The ultimate focus of industrial refractometry is to describe what is in a final product or output of a process step. A field which relies directly on the results of refractometry is gemology. Gemological refractometry is crucial for accurately identifying the gemstones being classified, whether the gemstones are opaque, transparent, or translucent.

Other common examples of industrial refractometry uses include measuring the salinity of water to determine drinkability; figuring beverage ratios of sugar content versus other sweeteners or water; setting eye-glass prescriptions; understanding the hydrocarbon content of motor fuels; totaling plasma protein in blood samples; and quantifying the concentration of maple syrup. Regarding fuels, refractometry scrutinizes the possible output of energy and conductivity, and for drug-testing purposes, refractometry measures the specific gravity, or the density, of human urine. Regarding food, refractometry has the ability to measure the glucose in fruit during the fermentation process. Because of this, those in food processing can know when fruit is at peak ripeness and, in turn, also understand the most advantageous point in the fruit’s lifetime to put it on the market.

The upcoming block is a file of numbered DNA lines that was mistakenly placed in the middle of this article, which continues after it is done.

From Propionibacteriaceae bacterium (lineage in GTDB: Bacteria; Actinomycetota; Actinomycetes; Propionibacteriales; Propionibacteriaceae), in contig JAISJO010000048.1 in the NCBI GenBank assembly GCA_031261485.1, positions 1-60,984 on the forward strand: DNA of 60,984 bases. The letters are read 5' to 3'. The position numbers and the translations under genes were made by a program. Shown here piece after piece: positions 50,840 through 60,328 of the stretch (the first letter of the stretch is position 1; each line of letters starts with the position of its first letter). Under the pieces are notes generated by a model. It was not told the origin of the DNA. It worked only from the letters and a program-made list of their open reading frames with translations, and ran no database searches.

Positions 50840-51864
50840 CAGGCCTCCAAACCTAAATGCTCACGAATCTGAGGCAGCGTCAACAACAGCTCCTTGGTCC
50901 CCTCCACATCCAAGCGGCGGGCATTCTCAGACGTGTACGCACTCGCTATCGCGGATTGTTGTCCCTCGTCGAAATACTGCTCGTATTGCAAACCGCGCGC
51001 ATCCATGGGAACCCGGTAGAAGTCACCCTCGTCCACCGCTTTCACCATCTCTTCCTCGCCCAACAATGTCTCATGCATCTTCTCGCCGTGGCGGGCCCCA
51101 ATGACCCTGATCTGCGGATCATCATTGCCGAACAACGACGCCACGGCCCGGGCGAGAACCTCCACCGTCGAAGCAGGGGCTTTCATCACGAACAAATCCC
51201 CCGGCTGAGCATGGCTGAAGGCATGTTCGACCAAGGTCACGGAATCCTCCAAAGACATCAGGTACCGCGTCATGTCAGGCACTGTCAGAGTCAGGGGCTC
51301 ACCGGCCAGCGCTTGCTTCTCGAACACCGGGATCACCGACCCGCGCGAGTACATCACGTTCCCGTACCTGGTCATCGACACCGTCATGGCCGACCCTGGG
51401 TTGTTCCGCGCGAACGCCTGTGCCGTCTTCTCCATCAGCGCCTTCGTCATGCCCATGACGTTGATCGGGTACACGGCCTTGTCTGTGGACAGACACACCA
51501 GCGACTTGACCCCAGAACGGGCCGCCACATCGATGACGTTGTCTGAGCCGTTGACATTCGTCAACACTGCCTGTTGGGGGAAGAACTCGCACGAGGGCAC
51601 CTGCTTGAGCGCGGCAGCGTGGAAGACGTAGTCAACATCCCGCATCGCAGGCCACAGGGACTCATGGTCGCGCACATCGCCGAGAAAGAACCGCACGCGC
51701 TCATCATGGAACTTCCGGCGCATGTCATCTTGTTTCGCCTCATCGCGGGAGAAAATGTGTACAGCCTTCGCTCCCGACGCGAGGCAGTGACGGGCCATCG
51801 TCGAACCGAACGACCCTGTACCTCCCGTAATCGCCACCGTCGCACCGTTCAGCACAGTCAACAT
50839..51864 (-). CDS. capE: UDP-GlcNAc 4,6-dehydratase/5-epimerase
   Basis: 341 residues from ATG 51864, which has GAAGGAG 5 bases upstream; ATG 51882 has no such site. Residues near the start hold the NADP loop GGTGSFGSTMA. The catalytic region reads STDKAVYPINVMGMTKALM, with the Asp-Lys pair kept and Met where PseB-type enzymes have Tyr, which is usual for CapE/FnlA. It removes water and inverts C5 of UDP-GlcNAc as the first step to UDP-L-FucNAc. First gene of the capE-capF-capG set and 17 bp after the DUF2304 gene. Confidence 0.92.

The determination of the substance composition of the product examples listed above all speak to the purpose of quality control and the upholding of standardized guidelines. Consumers rely on manufacturers not only to produce these products safely and in vast quantity, but to deliver the customer a consistent taste experience when the product is consumed. Brand marketing success relies on maintaining the standards for the composition of substances that comprise the product. One could argue that an in-line process refractometer is actually a marketing tool of some sort, at least to the extent that it is employed to maintain consistent product quality.